A neighboring star’s outburst has led MIT researchers to a new and enigmatic system 3,000 light years away. A new “black widow binary,” or quickly spinning neutron star, or pulsar, appears to be circling and slowly consuming a smaller partner star, as its spider namesake does to its spouse.
There are around two dozen black widow binaries in the Milky Way, according to astronomers. The pulsar and companion star in this new candidate, designated ZTF J1406+1222, have the lowest orbital period yet discovered, circling each other every 62 minutes.
The system is unusual in that it appears to have a third, distant star orbiting the two inner stars every 10,000 years. The possibility of a triple black widow system raises issues about how it could have developed.
The MIT team suggests the following origin scenario based on their findings: The triple system, like most black widow binaries, is thought to have formed from a dense cluster of ancient stars known as a globular cluster.
This cluster may have drifted into the Milky Way’s core, where the gravity of the central black hole was enough to pull it apart while leaving the triple black widow intact.
“It’s a complicated birth scenario,” says Kevin Burdge, a Pappalardo Postdoctoral Fellow in MIT’s Department of Physics. “This system has probably been floating around in the Milky Way for longer than the sun has been around.”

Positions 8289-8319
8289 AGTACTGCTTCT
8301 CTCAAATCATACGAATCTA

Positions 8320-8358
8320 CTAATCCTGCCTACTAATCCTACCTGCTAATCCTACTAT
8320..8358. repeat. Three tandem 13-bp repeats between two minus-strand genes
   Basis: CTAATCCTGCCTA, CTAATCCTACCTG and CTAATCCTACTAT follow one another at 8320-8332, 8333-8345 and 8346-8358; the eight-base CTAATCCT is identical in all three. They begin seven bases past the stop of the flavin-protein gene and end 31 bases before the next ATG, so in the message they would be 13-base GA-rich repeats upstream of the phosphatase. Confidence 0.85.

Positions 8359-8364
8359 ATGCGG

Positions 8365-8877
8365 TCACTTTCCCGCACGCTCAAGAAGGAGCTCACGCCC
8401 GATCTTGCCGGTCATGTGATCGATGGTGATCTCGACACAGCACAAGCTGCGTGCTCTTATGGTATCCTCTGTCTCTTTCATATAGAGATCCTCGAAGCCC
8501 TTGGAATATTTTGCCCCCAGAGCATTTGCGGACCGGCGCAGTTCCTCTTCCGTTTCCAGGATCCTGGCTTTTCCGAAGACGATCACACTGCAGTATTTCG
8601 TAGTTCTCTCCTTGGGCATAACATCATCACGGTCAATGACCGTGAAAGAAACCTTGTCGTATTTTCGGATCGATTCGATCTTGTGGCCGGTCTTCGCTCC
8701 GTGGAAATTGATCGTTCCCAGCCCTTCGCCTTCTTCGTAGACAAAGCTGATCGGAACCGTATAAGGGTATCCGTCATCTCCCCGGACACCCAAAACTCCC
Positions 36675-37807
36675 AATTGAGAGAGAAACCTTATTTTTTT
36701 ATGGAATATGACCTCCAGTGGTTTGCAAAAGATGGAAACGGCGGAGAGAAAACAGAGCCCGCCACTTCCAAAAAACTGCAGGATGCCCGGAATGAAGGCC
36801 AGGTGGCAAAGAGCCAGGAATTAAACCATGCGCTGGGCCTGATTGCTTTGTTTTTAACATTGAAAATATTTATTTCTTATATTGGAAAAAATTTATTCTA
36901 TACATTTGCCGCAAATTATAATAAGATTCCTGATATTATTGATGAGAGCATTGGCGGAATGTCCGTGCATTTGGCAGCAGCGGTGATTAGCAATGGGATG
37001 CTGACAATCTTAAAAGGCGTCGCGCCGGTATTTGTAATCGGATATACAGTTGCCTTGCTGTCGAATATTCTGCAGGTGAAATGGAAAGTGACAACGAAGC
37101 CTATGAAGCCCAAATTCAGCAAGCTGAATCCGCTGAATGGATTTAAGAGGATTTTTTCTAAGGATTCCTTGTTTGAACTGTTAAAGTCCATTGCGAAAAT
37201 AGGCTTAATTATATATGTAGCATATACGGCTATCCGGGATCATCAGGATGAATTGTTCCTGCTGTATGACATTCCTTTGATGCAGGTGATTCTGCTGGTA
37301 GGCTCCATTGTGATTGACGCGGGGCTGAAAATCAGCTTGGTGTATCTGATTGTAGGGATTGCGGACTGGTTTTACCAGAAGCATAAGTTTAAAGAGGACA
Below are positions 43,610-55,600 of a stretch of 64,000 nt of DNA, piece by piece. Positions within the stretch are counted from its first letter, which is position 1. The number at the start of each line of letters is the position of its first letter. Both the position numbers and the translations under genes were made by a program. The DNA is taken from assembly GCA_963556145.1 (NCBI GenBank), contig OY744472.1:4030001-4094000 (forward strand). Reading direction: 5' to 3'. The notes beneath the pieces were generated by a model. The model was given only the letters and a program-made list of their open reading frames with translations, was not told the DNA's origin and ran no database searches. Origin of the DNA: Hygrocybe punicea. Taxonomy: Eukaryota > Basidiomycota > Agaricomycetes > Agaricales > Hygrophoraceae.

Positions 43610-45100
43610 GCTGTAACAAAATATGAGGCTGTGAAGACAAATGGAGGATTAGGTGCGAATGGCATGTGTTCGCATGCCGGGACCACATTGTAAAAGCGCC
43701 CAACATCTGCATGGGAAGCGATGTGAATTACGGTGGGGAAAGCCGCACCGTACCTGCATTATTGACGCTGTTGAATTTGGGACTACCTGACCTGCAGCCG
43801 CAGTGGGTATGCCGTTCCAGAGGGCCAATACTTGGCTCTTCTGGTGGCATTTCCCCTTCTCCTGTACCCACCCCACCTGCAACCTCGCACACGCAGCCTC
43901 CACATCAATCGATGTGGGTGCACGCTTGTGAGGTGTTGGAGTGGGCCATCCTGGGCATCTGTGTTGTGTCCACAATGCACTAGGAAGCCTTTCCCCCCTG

Burdge is the lead author of a Nature paper detailing the team’s discovery. To discover the triple system, the researchers used a novel method. While most black widow binaries are discovered using gamma and X-ray radiation emitted by the central pulsar, the researchers discovered ZTF J1406+1222 using visible light, specifically the flashing from the binary’s companion star.
“This system is really unique as far as black widows go, because we found it with visible light, and because of its wide companion, and the fact it came from the galactic center,” Burdge says. “There’s still a lot we don’t understand about it. But we have a new way of looking for these systems in the sky.”
Collaborators from the University of Warwick, Caltech, the University of Washington, McGill University, and the University of Maryland are among the study’s co-authors.
This system is really unique as far as black widows go, because we found it with visible light, and because of its wide companion, and the fact it came from the galactic center. There’s still a lot we don’t understand about it. But we have a new way of looking for these systems in the sky.Kevin Burdge
Day and night
Pulsars are rapidly spinning neutron stars that are the collapsed cores of huge stars that power black widow binaries. Pulsars have a dizzying rotating cycle, spinning every few milliseconds and generating high-energy gamma and X-ray flashes as a result.